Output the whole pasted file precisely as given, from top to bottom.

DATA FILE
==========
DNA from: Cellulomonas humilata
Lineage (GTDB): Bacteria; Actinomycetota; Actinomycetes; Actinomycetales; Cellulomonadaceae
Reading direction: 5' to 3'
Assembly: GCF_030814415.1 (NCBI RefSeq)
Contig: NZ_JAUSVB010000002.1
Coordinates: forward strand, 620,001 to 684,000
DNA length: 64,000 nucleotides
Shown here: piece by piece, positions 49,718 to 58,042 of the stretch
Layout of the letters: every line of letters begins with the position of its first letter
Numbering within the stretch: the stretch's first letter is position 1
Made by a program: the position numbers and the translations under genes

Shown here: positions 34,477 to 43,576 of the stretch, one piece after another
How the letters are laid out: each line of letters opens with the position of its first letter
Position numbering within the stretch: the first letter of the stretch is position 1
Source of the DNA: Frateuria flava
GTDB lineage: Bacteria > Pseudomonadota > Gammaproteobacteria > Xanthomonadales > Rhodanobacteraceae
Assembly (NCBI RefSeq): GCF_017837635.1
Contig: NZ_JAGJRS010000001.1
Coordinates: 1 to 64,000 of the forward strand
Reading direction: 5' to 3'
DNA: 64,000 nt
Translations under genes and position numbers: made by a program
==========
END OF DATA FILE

DNA from: Cellulomonas humilata
Lineage (GTDB): Bacteria; Actinomycetota; Actinomycetes; Actinomycetales; Cellulomonadaceae
Reading direction: 5' to 3'
Assembly: GCF_030814415.1 (NCBI RefSeq)
Contig: NZ_JAUSVB010000002.1
Coordinates: forward strand, 620,001 to 684,000
DNA length: 64,000 nucleotides
Shown here: piece by piece, positions 49,718 to 58,042 of the stretch
Layout of the letters: every line of letters begins with the position of its first letter
Numbering within the stretch: the stretch's first letter is position 1
Made by a program: the position numbers and the translations under genes

Shown here: positions 34,477 to 43,576 of the stretch, one piece after another
How the letters are laid out: each line of letters opens with the position of its first letter
Position numbering within the stretch: the first letter of the stretch is position 1
Source of the DNA: Frateuria flava
GTDB lineage: Bacteria > Pseudomonadota > Gammaproteobacteria > Xanthomonadales > Rhodanobacteraceae
Assembly (NCBI RefSeq): GCF_017837635.1
Contig: NZ_JAGJRS010000001.1
Coordinates: 1 to 64,000 of the forward strand
Reading direction: 5' to 3'
DNA: 64,000 nt
Translations under genes and position numbers: made by a program